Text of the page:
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One of the courses I teach is Intermediate Accounting 2.  This semester’s paper assignment is to take a position on whether the U.S. should adopt IFRS or retain its GAAP.   To improve the quality of papers I receive, I instituted a system of peer review, requiring each paper to go though two rounds of double non-blind review.  The end result was 51 pretty good papers (39 for GAAP, 11 for IFRS, 1 for both).  I’ll be posting the four best.  This paper is by Amber Soldenwagner, a senior in business with a concentration in accounting.

IFRS:  Not Right for the U.S.

by Amber Soldenwagner

Introduction

The replacement of Generally Accepted Accounting Principles (GAAP) with that of International Financial Reporting Standards (IFRS) has recently been a significant topic of discussion.  There are two sides to this discussion:  those that support the switch to IFRS and those that instead support the retention of GAAP in the U.S.  Those who support switching from GAAP to IFRS argue that IFRS will provide a common reporting language, making financial reporting more meaningful across borders and provide consistent financial reporting for companies with global operations.  Supporters also believe that one common reporting system will reduce costs for companies and make it easier for investors to compare the financial statements of companies from different countries (Diamond and Herrmann, August 2008).

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One of the courses I teach is Intermediate Accounting 2.  This semester’s paper assignment is to take a position on whether the U.S. should adopt IFRS or retain its GAAP.   To improve the quality of papers I receive, I instituted a system of peer review, requiring each paper to go though two rounds of double non-blind review.  The end result was 51 pretty good papers (39 for GAAP, 11 for IFRS, 1 for both).  I’ll be posting the four best.  This paper is by Marquita Jennings, a senior in business with a concentration in accounting.

Why Switch to IFRS from GAAP?

By: Marquita Jennings

The Securities and Exchange Commission (SEC) announced it plans to switch U.S. companies from generally accepted accounting principles (GAAPs) to international financial reporting standards (IFRSs) based on a recent release of a roadmap. The proposed switch has caused much controversy from professors to accountants, but the switch probably will still occur regardless of what the majority may believe. This paper will discuss the background and roadmap of the transition to the IFRSs, the European success of transition to IFRS, along with the benefits of the United States converting, and an argument against the disputers of the proposed United States switch to IFRS.

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One of the courses I teach is Intermediate Accounting 2.  This semester’s paper assignment is to take a position on whether the U.S. should adopt IFRS or retain its GAAP.   To improve the quality of papers I receive, I instituted a system of peer review, requiring each paper to go though two rounds of double non-blind review.  The end result was 51 pretty good papers (39 for GAAP, 11 for IFRS, 1 for both).  I’ll be posting the four best.  This paper is by Brandon Mills, a senior in business with a concentration in accounting.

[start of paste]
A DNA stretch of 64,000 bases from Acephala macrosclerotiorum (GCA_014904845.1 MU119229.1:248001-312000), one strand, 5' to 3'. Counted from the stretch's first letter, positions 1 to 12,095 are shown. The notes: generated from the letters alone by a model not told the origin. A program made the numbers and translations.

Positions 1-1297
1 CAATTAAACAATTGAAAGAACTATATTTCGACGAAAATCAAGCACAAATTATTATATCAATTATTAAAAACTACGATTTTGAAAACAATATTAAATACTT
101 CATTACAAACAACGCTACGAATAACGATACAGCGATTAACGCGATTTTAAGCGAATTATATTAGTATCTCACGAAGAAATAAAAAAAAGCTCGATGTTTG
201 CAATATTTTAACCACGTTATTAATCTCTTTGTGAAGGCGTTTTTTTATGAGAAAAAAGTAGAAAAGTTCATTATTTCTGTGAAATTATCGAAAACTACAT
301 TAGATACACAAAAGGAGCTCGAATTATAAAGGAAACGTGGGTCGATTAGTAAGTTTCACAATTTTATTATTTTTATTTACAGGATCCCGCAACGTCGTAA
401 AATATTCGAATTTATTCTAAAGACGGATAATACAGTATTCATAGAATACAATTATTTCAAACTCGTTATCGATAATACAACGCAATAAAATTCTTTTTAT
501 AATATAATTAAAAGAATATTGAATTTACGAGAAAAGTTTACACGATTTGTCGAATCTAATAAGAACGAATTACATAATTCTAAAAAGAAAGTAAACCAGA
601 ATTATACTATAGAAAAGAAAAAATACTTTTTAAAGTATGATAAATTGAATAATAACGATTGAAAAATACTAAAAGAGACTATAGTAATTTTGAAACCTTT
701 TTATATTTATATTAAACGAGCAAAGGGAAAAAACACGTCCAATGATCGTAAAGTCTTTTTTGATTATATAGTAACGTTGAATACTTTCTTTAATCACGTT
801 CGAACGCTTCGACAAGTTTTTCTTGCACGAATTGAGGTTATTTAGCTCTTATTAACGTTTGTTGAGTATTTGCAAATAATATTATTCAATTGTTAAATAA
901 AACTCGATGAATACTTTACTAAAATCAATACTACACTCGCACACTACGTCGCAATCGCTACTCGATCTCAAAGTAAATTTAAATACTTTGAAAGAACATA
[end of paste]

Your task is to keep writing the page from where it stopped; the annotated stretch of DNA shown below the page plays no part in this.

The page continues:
IFRS: Not the Change We Need

by Brandon Mills

With the economy and the world getting “smaller” because of advancements in technology and companies being geographically and operationally located in several countries and jurisdictions, it is only a matter of time until the “one world” mentality spreads completely into accounting rules and regulations. Also with investors and businesses increasing their examination of foreign investment options, it would be in their best interest to be comparing apples to apples and not apples to oranges. Over the past few years, there has been a strong emphasis on the convergence between Accounting Principles Generally Accepted in the United States (U.S. GAAP) and International Financial Accounting Standards (IFRS), which are currently the two most commonly used accounting standards in the world. With that mind set the International Accounting Standards Board (IASB) has been working closely with the Financial Accounting Standards Board (FASB) in the United States to level the playing field and eliminate the ambiguity between these two standards (Johnson). This movement is generally perceived to be a step in the right direction to be able to properly compare companies that operate within other countries and report to regulatory agencies other than the Securities and Exchange Commission (SEC) (Rappeport).

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Note:  this is the final version of this essay.

This is part seven of an eight-part series in which I review the seven International Financial Reporting Standards (IFRS) critics (Sunder, Niemeier, Ball, Ketz, Selling, Jensen & Albrecht) of whom I am aware.  The series continues on regular posting dates, MWF.

In today’s essay, I review the anti-IFRS views of myself, David Albrecht, Ph.D.  An accounting professor at Bowling Green State University in Ohio, I have been a vocal opponent of the proposed switchover in accounting standards for quite a while.  Until starting this blog two months ago, my primary forum was via posts to AECM, the e-mail listserv for accounting professors.

I am opposed to IFRS for the U.S. because (1) the politics of the decision are unwarranted, (2)  I believe it will be bad for the country, and (3) it will not aid the world in creating an integrated financial system. (more…)

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This is part six of an eight-part series in which I review the seven IFRS critics (Sunder, Niemeier, Ball, Ketz, Selling, Jensen & Albrecht) of whom I am aware.  The series continues on regular posting dates, MWF.

Robert E. Jensen

Robert E. Jensen

In today’s essay, I review the anti-IFRS views of Robert E. Jensen, Ph.D., as summarized from his posts to the AECM listserv (Accounting Education Using Computers and and Multimedia) and on his web site page on accounting standard setting controversies.